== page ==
Ryan Knaus

The Numbers Game

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Back-to-Backs & Bargain Bin

Wednesday, March 21, 2018


We're reaching the tipping point in the NBA campaign, where unpredictable lineup changes and a deluge of injuries take on a life of their own -- welcome to 'silly season'. The Suns (19-53) and Grizzlies (19-51) are in hot pursuit of the league's worst record, but the Magic and Hawks aren't far behind. At the other end of the spectrum, the Raptors have pulled 5.0 games ahead of the Celtics, while the Rockets are 4.0 games up on the Warriors. If those gaps get any wider, it will only encourage the top teams to start aggressively resting guys for the postseason -- it doesn't help that Boston and Golden State both have very comfortable leads over the No. 3 teams.

 

The good news for fantasy owners is that seeds Nos. 3-8 in both conferences are still extremely close, giving enough teams incentive to play key guys and win games. And even chaotic situations create opportunities for fantasy value. We'll explore the good, the bad, and the potentially ugly in today's column, ranging from how many back-to-backs each team has remaining on the schedule, to some unlikely fantasy heroes who have emerged in recent weeks, to a handful of useful players who might still be on your waiver wire.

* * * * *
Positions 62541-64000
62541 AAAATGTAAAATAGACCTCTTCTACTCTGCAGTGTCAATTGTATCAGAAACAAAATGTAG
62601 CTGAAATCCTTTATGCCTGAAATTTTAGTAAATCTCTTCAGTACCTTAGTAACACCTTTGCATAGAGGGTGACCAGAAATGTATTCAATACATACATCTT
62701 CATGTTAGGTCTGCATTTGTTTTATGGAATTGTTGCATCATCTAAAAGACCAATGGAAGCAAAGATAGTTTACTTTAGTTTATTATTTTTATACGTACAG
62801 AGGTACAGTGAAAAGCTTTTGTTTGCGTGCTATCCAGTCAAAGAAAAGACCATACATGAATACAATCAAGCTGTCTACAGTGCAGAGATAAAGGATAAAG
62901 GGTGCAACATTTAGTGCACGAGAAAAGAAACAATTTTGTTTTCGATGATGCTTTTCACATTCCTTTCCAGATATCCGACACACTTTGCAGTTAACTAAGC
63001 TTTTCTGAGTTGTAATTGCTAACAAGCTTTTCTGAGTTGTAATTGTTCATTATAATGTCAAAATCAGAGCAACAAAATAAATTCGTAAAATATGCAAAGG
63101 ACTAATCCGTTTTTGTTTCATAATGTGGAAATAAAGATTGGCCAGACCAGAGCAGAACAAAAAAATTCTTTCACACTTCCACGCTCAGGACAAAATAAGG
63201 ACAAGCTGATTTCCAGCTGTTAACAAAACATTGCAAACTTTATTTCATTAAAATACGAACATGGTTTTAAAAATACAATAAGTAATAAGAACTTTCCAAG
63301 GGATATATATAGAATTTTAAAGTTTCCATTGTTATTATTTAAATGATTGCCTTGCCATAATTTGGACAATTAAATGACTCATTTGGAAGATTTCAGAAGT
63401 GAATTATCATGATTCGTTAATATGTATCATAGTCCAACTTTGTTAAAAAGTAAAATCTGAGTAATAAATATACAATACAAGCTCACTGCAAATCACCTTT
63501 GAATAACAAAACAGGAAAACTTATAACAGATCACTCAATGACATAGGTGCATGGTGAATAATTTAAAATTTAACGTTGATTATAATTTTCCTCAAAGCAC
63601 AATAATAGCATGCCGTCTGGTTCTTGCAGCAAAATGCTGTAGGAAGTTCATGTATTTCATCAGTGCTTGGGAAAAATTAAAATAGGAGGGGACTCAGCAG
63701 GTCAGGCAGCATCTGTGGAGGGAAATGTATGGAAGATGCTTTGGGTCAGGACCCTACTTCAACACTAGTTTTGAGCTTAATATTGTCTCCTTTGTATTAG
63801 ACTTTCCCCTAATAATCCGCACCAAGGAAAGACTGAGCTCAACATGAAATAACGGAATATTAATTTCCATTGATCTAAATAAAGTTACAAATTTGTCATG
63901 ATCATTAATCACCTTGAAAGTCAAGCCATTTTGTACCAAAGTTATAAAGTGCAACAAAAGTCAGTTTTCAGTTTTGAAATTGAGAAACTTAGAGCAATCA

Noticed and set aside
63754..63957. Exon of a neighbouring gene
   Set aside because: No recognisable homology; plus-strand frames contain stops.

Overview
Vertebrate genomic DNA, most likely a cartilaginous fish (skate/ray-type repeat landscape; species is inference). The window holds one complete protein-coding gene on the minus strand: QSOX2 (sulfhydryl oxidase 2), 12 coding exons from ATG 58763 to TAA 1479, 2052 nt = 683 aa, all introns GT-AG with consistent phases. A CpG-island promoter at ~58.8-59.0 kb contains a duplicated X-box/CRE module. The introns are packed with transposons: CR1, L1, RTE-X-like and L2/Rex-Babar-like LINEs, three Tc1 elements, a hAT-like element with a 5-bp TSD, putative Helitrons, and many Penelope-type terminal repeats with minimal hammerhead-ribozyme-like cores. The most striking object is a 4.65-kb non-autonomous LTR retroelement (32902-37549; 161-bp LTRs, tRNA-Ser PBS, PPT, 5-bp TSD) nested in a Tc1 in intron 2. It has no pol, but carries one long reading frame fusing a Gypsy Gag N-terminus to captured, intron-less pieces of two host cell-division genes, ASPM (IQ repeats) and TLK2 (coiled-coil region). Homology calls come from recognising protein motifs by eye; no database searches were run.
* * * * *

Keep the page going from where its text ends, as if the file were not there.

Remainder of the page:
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Remaining Back-to-Back Sets

 

 

# of back-to-backs

Dates of back-to-backs

Boston Celtics

3

Mar. 25-26, Apr. 3-4, Apr. 10-11

Chicago Bulls

3

Mar. 23-24, Mar. 29-30, Apr. 6-7

Washington Wizards

3

Mar. 31-Apr. 1, Apr. 5-6, Apr. 10-11

Atlanta Hawks

2

Mar. 22-23, Apr. 3-4

Charlotte Hornets

2

Mar. 21-22, Mar. 31-Apr. 1

Cleveland Cavaliers

2

Mar. 27-28, Apr. 5-6

Dallas Mavericks

2

Mar. 27-28, Apr. 3-4

Detroit Pistons

2

Mar. 31-Apr. 1, Apr. 8-9

Golden State Warriors

2

Mar. 31-Apr. 1, Apr. 7-8

Houston Rockets

2

Mar. 24-25, Apr. 10-11

Memphis Grizzlies

2

Mar. 21-22, Apr. 8-9

Minnesota Timberwolves

2

Mar. 23-24, Apr. 5-6

New Orleans Pelicans

2

Mar. 21-22, Apr. 6-7

New York Knicks

2

Mar. 25-26, Apr. 6-7

Orlando Magic

2

Apr. 3-4, Apr. 8-9

Philadelphia 76ers

2

Mar. 21-22, Apr. 3-4

Toronto Raptors

2

Apr. 3-4, Apr. 8-9

Utah Jazz

2

Mar. 22-23, Apr. 10-11

Brooklyn Nets

1

Mar. 31-Apr. 1

Denver Nuggets

1

Mar. 26-27

Indiana Pacers

1

Apr. 5-6

LA Clippers

1

Mar. 27-28

Los Angeles Lakers

1

Apr. 3-4

Miami Heat

1

Apr. 3-4

Milwaukee Bucks

1

Mar. 29-30

Oklahoma City Thunder

1

Mar. 29-30

Phoenix Suns

1

Mar. 23-24

Portland Trail Blazers

1

Mar. 27-28

Sacramento Kings

1

Mar. 31-Apr. 1

San Antonio Spurs

1

Apr. 3-4